"Yes Gianni the famiglia and I did go to Tuscany this past week we stayed in one of those villas belonging to the network and I nearly ate my weight in salami and cheese and the kids were acting all like brats saying ‘Papa we don’t want any more salami we want gelato’ so we drove all over the countryside looking for a friggin’ Gelato stand and after 2 hours we finally saw one in the distance and the kids began screaming in my ears and we pulled in hoping it would be open on a Sunday but NOOOOOOOOOOOOOOOOOOOOOOOOOOOOOOOOOOOO! "
I live in Bensonhurst, Brooklyn. The neighborhood has become a lot more integrated of late, with a large number of Asian and Russian families moving in. However, in some places it is still an Italian enclave, and at times, can appear like an outtake of Goodfellas.
Today, I was dispatched by my wife and her friend to buy them a prosciutto and mozzarella (or “mutz” in the local parlance) sandwich on Italian bread. I entered a local delicatessen (or salumeria, for you traditionalists) and placed my order, which was nicknamed “The Frank Sinatra” on the large menu that hung over the counter.
After the sandwich was prepared, I took it to the register to pay. A short, stout middle-aged man (OK, let’s call him Vinnie) stood behind the register. The sandwich was $13 dollars (I know it’s expensive, but hey, it’s fresh mutz) but I only had 12. I did have a credit card, but the minimum for charging food was $15.
I looked at Vinnie sheepishly. I asked if he could make an exception on the minimum for credit card orders and he just waved me off and took the cash I had. I headed home with the sandwich feeling guilty. And a little worried.
When I got home, I gave my wife and her friend their food, asked for a dollar and headed back to the delicatessen. I went up to the register and handed Vinnie the bill. He didn’t seem shocked that I had returned. In fact, he appeared as if he expected it.
I left the delicatessen feeling more than a little relieved. I know it’s not right to perpetuate stereotypes, but I couldn’t risk winding up on someone else’s sandwich under a layer of fresh mutz.
A couple of blocks from my house, on the far end of 13th Avenue, is a corner store location.
In the past couple of years, it has been a restaurant, a wedding video company, another restaurant and, yes, another restaurant. And yet, a month or 2 after opening, each establishment would close, ostensibly because it didn’t make any money. To be truthful, my neighborhood does not need another restaurant, wedding video company or even another restaurant.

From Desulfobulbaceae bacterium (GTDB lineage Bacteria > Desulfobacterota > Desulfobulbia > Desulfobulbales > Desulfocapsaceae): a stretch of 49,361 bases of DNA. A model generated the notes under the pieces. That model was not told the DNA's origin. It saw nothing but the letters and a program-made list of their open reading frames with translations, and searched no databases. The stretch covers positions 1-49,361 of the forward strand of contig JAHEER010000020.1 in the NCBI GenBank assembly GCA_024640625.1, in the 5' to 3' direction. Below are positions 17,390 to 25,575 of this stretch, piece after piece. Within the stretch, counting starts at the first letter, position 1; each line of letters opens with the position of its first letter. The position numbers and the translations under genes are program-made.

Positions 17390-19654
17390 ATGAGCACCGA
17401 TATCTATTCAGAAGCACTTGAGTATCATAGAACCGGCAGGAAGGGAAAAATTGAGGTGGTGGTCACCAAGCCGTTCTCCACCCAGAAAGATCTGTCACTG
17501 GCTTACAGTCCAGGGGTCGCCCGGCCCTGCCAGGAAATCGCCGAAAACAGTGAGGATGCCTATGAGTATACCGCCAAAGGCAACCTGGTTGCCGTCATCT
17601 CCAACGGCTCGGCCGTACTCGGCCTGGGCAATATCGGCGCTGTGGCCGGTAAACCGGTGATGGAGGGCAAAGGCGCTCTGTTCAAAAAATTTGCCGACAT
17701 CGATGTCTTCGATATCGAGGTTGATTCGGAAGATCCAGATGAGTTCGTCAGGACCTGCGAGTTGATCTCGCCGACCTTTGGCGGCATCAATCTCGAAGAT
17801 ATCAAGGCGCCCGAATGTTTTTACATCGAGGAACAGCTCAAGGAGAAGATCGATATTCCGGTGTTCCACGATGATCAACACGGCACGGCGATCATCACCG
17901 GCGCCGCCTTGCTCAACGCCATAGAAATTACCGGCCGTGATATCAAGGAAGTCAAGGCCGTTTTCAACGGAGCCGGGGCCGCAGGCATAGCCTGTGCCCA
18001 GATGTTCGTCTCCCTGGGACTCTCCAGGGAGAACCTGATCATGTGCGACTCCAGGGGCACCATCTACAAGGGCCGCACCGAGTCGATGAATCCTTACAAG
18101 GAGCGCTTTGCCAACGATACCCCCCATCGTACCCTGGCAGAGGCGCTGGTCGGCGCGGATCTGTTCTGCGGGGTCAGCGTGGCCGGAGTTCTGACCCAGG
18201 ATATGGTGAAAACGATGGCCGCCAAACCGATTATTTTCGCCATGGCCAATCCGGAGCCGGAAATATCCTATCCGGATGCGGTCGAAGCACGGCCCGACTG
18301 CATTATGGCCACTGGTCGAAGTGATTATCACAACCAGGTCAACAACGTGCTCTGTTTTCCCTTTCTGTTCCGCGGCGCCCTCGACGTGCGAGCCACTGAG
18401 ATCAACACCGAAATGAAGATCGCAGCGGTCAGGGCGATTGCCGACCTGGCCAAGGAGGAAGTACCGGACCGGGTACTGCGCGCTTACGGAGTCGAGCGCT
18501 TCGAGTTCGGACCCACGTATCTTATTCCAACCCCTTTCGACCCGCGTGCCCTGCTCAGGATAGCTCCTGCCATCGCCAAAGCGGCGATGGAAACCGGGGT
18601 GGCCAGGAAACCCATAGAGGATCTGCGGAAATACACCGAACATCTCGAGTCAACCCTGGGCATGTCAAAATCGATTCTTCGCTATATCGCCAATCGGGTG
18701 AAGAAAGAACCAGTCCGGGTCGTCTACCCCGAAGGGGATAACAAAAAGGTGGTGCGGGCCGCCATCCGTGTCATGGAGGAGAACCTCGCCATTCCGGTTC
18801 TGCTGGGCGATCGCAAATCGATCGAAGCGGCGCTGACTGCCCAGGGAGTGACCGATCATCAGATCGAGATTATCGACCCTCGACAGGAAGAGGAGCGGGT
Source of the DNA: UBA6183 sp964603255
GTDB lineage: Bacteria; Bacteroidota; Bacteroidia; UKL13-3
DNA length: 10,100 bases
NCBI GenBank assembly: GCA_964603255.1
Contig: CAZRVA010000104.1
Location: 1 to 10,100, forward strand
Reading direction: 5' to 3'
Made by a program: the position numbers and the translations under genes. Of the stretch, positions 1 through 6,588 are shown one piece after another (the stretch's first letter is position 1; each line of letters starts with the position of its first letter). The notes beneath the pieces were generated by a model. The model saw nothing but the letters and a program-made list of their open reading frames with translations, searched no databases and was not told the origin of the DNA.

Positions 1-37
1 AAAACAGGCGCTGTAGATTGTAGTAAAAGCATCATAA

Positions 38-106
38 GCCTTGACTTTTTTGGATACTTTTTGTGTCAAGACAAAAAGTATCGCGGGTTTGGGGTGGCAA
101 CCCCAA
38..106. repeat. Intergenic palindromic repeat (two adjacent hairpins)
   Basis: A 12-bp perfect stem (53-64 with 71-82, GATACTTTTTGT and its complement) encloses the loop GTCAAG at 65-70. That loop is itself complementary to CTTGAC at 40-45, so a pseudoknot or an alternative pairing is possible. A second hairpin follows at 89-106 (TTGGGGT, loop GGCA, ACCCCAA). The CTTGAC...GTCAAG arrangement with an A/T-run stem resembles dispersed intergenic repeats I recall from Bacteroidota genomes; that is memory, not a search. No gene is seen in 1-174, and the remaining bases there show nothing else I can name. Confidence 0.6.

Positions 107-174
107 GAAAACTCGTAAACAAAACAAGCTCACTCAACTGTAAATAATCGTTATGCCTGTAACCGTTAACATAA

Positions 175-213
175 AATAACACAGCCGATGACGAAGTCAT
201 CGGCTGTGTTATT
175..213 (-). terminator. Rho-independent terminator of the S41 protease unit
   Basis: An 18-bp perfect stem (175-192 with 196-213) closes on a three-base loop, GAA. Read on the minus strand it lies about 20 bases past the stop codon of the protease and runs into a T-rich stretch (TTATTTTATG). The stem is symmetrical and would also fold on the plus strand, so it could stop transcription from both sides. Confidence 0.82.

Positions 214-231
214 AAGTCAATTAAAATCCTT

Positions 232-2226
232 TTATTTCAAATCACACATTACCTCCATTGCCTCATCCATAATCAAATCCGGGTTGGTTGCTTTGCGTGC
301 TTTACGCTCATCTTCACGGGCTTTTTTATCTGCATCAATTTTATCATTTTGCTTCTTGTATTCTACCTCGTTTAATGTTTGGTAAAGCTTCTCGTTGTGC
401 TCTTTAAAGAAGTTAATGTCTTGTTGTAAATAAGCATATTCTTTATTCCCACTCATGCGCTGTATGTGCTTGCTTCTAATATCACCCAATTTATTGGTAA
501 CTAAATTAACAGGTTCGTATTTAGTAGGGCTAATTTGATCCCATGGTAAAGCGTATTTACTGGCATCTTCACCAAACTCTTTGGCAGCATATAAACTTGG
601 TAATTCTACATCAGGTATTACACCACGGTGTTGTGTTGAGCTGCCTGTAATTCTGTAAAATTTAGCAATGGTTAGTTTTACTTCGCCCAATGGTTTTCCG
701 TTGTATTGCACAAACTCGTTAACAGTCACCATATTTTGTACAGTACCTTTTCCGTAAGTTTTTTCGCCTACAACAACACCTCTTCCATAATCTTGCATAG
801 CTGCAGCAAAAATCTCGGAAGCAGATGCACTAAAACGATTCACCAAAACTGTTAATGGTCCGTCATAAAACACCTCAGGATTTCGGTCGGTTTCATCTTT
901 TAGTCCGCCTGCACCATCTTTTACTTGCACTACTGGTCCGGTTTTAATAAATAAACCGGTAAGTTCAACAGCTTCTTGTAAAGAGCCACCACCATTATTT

Well, I was walking past the location today and I noticed that a new establishment was opening soon.
It’s going to be a small business development office. I think we need one of those.
Some of you may be familiar with this photo blog. Curated by “Babs”, reportedly an engineer in San Francisco, the K-hole is a bunch of homespun photos of people, mostly taken in the 1970s and 1980s. The homes, dress, style and activities depicted are wonderfully dated and those who lived during those decades will simultaneously smile and cringe.
You youngins will probably gawk in wonder like I do when I see photos and films of people during the 1920s and 1930s.
Babs states that about 20% of the photos are her family’s while the rest are from friends and random places on the Internet. There is a lot of focus on punk rock, skateboarding, mustaches, hair metal, partying and school hi-jinks. Oh yeah, there is also some random NSFW stuff, so let the buyer beware. Babs does not supply any captions for the photos which both adds to their creepiness and allows you to provide the stories behind them.
The blog is not updated all that frequently, so us fans have to enjoy it when we can. As a bonus, there are many Tumblr entries dedicated to the blog, so you can always search for the Internet K-hole tag.
So I see they’re installing 2 new saints today. That brings the total number to something like 823. Man, that’s a lot of righteous people. I would have guessed the number wasn’t much higher than 16.